• Geysir – if Gullfoss was the highlight of the day, Geysir was a very close second. By the time we got here, the sun had broken through the clouds, giving a whole different life to the views. Geysir is another geothermal field that’s smaller than Nesjavellier, but you get to walk around it and see the various bubbling springs and geysers, most notably Strokkur. This geyser erupts every few minutes (with NO warning, so you have to have your camera ready!), so to be standing a mere 20-30 feet away is pretty cool. We had about 30-40 minutes here, which felt like enough time to watch Strokkur erupt a few times (to get just the right photo!) and walk around the rest of the area. I loved it and I know you will, too!
  • Skálholt – the actual church building here is cool, though it’s not that old as it was built in the mid-20th century. Historically, the site was home to Iceland’s bishop, but multiple churches have been built and rebuilt here over the centuries and it now serves as an education and information center for the Church of Iceland. This was another quick stop – maybe 15-20 minutes. That was plenty of time to get some pictures of both the church and the beautiful landscape around it. Be sure to explore the churchyard in the back and take in all the gorgeous surroundings!
  • Hellisheiði – our final stop of the day was a tour of an actual geothermal power plant. The tour wasn’t included in the price of our overall day trip, but it only cost us an additional ~$6 USD each, so we figured we may as well do it (the alternative would have been to just hang out in the power plant’s little café, which several people did). There isn’t much to the tour – someone explained how geothermal power works, then took us onto a balcony overlooking one of the plant’s turbine rooms (very loud and VERY strong sulfur smell), and then showed us a brief video on geothermal power. After that, we were free to just walk around their exhibits which, unsurprisingly, also taught us about geothermal power. It was cool to learn about how Iceland harnesses all the raw energy under the surface of the island, but I probably would have been just as happy in the café. 🙂 Still, it was an interesting way to spend the 30-40 minutes we were there!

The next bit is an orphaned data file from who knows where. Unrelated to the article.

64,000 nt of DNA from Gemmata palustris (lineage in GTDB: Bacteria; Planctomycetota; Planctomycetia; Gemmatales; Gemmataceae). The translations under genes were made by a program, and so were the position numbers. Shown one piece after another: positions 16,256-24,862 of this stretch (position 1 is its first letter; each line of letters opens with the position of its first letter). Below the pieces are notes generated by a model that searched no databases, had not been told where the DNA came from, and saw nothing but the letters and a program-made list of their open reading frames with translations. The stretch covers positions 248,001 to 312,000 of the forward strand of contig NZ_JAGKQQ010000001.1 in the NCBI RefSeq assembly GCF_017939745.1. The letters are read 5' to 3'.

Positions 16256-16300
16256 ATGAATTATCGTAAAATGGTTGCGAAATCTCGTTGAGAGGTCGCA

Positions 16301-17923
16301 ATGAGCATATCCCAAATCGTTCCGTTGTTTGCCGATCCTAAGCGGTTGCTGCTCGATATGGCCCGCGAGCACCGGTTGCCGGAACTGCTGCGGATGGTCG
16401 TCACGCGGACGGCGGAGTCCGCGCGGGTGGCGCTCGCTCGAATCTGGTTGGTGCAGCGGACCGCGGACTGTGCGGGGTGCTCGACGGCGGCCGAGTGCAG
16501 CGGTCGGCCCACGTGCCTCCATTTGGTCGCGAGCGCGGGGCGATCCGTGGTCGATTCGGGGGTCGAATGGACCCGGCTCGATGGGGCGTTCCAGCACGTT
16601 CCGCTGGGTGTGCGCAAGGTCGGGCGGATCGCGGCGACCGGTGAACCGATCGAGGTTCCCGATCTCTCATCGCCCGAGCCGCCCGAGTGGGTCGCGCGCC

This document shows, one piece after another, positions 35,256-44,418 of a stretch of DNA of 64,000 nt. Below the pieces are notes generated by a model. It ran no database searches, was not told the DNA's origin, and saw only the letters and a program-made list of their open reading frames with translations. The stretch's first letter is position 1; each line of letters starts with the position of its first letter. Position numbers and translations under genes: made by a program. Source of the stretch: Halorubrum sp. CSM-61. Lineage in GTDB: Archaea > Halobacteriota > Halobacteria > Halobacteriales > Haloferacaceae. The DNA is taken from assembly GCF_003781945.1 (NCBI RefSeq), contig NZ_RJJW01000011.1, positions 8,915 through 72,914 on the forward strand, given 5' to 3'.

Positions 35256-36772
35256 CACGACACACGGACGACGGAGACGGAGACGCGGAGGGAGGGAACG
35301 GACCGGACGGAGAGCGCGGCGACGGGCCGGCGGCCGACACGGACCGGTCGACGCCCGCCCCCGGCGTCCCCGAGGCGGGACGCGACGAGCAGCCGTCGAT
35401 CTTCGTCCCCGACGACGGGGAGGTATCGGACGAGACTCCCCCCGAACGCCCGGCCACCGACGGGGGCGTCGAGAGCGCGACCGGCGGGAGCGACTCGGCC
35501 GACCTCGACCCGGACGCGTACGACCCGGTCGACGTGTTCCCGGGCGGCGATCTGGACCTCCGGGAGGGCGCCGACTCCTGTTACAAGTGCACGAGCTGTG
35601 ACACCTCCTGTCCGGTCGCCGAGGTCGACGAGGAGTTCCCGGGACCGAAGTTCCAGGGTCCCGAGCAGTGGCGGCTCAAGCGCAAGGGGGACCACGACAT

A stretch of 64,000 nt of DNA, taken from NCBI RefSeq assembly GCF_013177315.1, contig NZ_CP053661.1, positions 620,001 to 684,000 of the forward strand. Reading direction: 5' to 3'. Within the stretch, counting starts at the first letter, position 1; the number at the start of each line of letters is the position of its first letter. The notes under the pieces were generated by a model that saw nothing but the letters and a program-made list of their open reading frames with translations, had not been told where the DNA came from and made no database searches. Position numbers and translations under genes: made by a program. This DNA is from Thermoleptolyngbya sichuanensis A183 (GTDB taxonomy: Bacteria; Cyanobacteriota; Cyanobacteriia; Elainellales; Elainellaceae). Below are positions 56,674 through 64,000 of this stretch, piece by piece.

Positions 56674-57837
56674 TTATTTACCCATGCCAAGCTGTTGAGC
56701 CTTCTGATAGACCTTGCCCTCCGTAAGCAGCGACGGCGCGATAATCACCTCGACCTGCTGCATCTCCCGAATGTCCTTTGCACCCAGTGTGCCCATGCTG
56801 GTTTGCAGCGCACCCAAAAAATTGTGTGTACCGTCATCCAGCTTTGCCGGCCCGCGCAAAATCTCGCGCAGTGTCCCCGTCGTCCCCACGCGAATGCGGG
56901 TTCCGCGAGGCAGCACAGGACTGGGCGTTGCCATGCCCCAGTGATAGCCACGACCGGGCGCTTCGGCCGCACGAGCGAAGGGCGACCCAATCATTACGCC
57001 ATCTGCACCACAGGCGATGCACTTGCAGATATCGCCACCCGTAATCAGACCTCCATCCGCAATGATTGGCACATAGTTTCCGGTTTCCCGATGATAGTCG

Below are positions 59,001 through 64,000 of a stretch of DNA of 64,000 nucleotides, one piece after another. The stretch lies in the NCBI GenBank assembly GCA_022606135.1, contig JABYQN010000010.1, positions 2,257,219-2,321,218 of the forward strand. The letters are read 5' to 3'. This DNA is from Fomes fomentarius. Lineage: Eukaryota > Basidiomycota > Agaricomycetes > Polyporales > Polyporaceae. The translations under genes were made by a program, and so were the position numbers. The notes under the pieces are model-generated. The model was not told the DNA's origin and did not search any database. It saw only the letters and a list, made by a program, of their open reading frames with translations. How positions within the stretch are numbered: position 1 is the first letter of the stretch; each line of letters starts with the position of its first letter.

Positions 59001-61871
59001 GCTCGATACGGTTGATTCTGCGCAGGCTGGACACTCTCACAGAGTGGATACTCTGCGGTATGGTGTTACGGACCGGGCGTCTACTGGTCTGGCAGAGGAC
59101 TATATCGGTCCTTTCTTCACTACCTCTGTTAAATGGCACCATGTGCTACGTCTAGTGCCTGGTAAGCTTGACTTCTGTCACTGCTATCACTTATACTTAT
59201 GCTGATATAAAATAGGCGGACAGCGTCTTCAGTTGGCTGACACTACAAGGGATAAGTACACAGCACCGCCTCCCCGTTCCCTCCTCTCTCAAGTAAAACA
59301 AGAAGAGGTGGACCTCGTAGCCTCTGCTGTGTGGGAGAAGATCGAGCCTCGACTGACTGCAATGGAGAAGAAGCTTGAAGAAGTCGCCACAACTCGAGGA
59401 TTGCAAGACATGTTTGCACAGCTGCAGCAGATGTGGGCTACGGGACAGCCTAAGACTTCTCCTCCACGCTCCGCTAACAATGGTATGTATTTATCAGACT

Pictures, pictures, pictures!

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The Nesjavellier geothermal field

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Looking out over Þingvellir. Wish we’d had some sun here!

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Another shot of Þingvellir

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You could hear the roar of Gullfoss from this sign

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See what I mean about the lower fall? You don’t really see it here!

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Now that’s a cool set of waterfalls!

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And what do you do in front of something cool? Take a selfie, of course!

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There were a few of these stone signs at Geysir and of course I had to snap a picture of the one for Strokkur